Women of Troy fall to crosstown rivals

UCLA handed the USC women’s tennis team a humbling loss Wednesday, and one that USC coach Richard Gallien would like the team to put behind it.

It was a hard fall from grace for the Women of Troy (7-2) after their recent string of successes, especially with the loss coming at the hands of their archrival, the  Bruins.

“Today was combination of us not playing great and them playing really well,” Gallien said. “Our team is pretty darn experienced and we went out and played singles and lost.”

Another strong doubles showing, along with senior Maria Sanchez’s 17th consecutive singles victory, wasn’t enough for USC to push past UCLA’s talented bunch.

Although the match would start in the Bruins’ favor with a lopsided 8-0 victory for Noelle Hickey and McCall Jones against USC’s No. 10-ranked squad of sophomore Valeria Pulido and junior Alison Ramos, the Women of Troy quickly took the doubles portion with wins by Sanchez and freshman Kaitlyn Christian, and Lyndsay Kinstler and sophomore Danielle Lao tandems.

The singles matches, however, would yield far different results for Gallien’s squad.

Despite another stellar performance by No. 2 Sanchez, who beat McCall Jones 6-2, 7-6 (9), USC wouldn’t break through in any of the other five singles matches.

The usually consistent No. 18 Lao went down quietly in straight sets to UCLA senior Noelle Hickey. Throughout her 6-3, 6-3 defeat, Lao never seemed to get in any groove and exhausted most of her energy just trying to get herself back into contention.

Staying in the third slot, Christian saw her four-game winning streak snapped by UCLA’s No. 64-ranked senior Andrea Remynse. The 6-3, 6-1 loss for Christian guaranteed a Bruin victory, keeping Remynse’s record a perfect 6-0 in the third slot.

“The girl she played was, in my opinion, their best player,” Gallien said. “She might lose maybe two matches the rest of the season. Kaitlyn didn’t play her best and I think that over the long haul she’s going to do a good job at the higher slots.”

Gallien shuffled the lineup around once again this week, moving the red-hot Pulido to the No. 4 spot, where she squared off against UCLA sophomore Pamela Montez.

Pulido would see her eight-match streak snapped in quick fashion in the first singles match of the day, which ended 6-3, 6-1. Montez picked up her 20th win on the season and is looking to find herself nationally ranked once again.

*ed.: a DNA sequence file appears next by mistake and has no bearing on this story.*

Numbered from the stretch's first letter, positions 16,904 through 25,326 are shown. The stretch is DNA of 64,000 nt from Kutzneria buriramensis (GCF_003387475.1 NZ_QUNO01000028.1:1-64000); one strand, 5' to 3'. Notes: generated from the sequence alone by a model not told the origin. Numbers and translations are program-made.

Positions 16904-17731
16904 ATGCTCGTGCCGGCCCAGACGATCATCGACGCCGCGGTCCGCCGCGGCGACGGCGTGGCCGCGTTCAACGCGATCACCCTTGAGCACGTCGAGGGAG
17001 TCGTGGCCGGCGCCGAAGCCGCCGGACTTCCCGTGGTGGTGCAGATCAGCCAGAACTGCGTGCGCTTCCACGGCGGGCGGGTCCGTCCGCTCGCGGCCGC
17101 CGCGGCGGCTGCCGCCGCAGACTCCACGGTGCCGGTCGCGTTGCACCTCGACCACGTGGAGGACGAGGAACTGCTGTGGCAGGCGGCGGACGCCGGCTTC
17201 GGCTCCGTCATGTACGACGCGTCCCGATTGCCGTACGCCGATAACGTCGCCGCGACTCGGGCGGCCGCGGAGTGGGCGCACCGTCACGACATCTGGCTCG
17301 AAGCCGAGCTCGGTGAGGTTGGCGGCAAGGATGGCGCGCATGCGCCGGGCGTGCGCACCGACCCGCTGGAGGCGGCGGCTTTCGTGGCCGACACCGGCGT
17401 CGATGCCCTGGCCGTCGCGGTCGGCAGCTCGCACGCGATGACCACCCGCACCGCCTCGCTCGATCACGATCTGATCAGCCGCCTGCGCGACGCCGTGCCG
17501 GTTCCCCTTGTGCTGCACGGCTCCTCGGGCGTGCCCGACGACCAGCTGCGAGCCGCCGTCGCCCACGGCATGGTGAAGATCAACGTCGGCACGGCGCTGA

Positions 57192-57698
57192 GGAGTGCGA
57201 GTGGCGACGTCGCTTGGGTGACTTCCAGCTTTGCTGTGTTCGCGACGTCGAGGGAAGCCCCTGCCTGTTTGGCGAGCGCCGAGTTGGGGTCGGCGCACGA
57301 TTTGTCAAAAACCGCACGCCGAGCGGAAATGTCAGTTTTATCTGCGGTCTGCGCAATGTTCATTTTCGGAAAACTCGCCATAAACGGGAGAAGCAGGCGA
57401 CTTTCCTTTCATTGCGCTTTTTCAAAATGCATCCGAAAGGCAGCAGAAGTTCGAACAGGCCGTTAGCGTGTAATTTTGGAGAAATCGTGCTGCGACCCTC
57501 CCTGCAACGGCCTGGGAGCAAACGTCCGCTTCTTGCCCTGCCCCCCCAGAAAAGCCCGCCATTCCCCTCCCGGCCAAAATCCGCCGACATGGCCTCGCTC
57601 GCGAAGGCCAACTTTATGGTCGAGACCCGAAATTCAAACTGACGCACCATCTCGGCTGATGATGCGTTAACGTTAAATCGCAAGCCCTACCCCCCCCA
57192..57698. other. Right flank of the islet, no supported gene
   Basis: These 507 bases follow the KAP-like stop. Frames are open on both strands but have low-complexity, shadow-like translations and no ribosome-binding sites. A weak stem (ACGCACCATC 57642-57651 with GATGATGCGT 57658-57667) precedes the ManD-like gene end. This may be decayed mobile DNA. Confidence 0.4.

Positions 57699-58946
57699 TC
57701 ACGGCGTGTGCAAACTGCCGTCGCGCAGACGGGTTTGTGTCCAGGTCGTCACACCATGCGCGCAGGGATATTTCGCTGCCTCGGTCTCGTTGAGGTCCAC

It seems Ramos really can’t catch a break, losing her fourth consecutive match to No. 121 Courtney Dolehide of UCLA. A 10-point tiebreaker was needed to decide the victor as Ramos finally fell 6-3, 5-7 (10-7) in the final match of the day.

Relegated to the fifth spot, Ramos has found it difficult to finish games, especially against more physically-imposing players, such as the 6-0 Dolehide.

“Sometimes [it’s like] the old saying that if it wasn’t for bad luck we wouldn’t have any luck at all. She was fourth last year, and she’s lost some really tough matchups,” Gallien said of Ramos’ recent struggles. “At the end of the day she’s a really good player and if she keeps her head up it’ll turn around.”

UCLA’s Maya Johansson stayed undefeated out of the sixth slot (now 7-0), dispatching Cristala Andrews 6-2, 6-0 in fine fashion.

Despite the tough loss, Gallien had only positive words for both sides.

“When it all goes on and shakes out, UCLA is probably a top-5 team in the country,” Gallien said. “We have every intention for our team to beat them when we meet them at home.”

1 reply
  1. Steve B.
    Steve B. says:

    Time to make a change with the Coach. Fifteen or sixteen years and one final four while on the man’s side back to back national championships the last two years. You have the #1/or 2 ranked player in college who wins the only singles match and a doubles set, and that is it. He has had four years since Sanchez came on board to put together a better squad than this. The fact that there were sanctions for one player making all those international telephone calls charged to the university seals the deal to find a new head coach.

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